Austin, D. Mark, Patricia Gagné and Angela Orend. “Commodification and Popular Imagery of the Biker in American Culture.” Journal of Popular Culture, Vol. 43, No. 5 2010, pp.942-963.
Brown, Carolyn. The Tall Tale in American Folklore and Literature. University of Tennesee Press, 1987.
Carroll, Hamilton. Affirmative Reaction: New Formations of White Masculinity. Duke University Press, 2011.
Doyle, Patrick. “Arlo Guthrie Looks Back on 50 Years of ‘Alice’s Restaurant’.” Rolling Stone, 26 November 2014. https://www.rollingstone.com/music/features/arlo-guthrie-looks-back-on-50-years-of-alices-restaurant-20141126
Dulaney, William L. “A Brief History of ‘Outlaw’ Motorcycle Clubs.” International Journal of Motorcycle Studies, 1:3, November 2005. http://ijms.nova.edu/November2005/IJMS_Artcl.Dulaney.html
folkchris. “A Study of Arlo Guthrie’s ‘The Motorcycle Song.'” [blog post] https://folkchris.wordpress.com/2012/12/04/a-study-of-arlo-guthries-the-motorcycle-song/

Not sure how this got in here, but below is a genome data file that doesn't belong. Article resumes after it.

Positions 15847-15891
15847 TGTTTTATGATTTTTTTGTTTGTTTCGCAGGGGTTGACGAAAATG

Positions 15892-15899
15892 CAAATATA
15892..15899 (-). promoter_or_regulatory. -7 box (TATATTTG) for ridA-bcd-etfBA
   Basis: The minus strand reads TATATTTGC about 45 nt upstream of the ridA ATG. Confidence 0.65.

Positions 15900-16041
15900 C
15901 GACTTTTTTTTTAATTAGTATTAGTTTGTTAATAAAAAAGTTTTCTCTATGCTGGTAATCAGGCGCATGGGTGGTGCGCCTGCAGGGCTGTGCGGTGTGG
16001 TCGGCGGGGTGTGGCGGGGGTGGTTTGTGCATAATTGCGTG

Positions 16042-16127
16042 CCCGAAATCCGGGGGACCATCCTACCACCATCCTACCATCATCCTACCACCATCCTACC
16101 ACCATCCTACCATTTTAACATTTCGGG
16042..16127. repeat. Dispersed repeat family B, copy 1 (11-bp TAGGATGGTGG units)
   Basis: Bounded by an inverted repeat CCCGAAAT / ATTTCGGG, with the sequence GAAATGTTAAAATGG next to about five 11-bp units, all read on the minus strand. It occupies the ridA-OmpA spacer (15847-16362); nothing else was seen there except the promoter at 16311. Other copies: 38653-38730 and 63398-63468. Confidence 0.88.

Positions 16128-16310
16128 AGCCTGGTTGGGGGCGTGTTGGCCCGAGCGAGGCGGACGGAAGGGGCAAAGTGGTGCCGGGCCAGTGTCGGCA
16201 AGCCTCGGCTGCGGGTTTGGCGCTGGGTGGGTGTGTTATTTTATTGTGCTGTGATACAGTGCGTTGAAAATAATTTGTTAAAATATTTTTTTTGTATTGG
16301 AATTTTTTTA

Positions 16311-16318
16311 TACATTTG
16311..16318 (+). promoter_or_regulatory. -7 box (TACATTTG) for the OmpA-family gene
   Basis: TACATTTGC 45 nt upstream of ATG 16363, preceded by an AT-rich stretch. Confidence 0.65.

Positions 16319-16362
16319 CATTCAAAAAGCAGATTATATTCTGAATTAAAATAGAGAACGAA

Guthrie, Arlo. Alice’s Restaurant (1967) Warner-Reprise R-6267.
– Alice’ Restaurant: The Massacree Revisited (1996) Rising Son RSR 0010.
– Guthrie, Arlo. Arlo (1968) Warner-Reprise RS 6299.
– Guthrie, Arlo. The Best of Arlo Guthrie (1977) Warner BSK 3117.
– Guthrie, Arlo. Live in Sydney (2005) Rising Son RSR 1124.
– Guthrie, Arlo. Tales of ’69 (2010) Rising Son 1128.
Hamilton, Neil A. “Arlo Guthrie.” The ABC-CLIO Companion to the 1960s Counterculture in America. ABC-CLIO Publishers, 1997.
Kieffner, Gary L. “Police and Harley Riders: Discrimination and Empowerment.” International Journal of Motorcycle Studies, 5:1, Spring 2009. http://ijms.nova.edu/Spring2009/IJMS_Artcl.Kieffner.html
Osgerby, Bill. “Sleazy riders.” Journal of Popular Film and Television. Vol. 31, No. 3, Fall 2003, pp.98-108. DOI: 10.1080/01956050309603671
Reinke, Hank. Arlo Guthrie: The Warner Reprise Years. Scarecrow, 2013.
Ruhlmann, William. “Arlo Guthrie.” Billboard Artists: Biography. https://www.billboard.com/artist/279917/arlo-guthrie/biography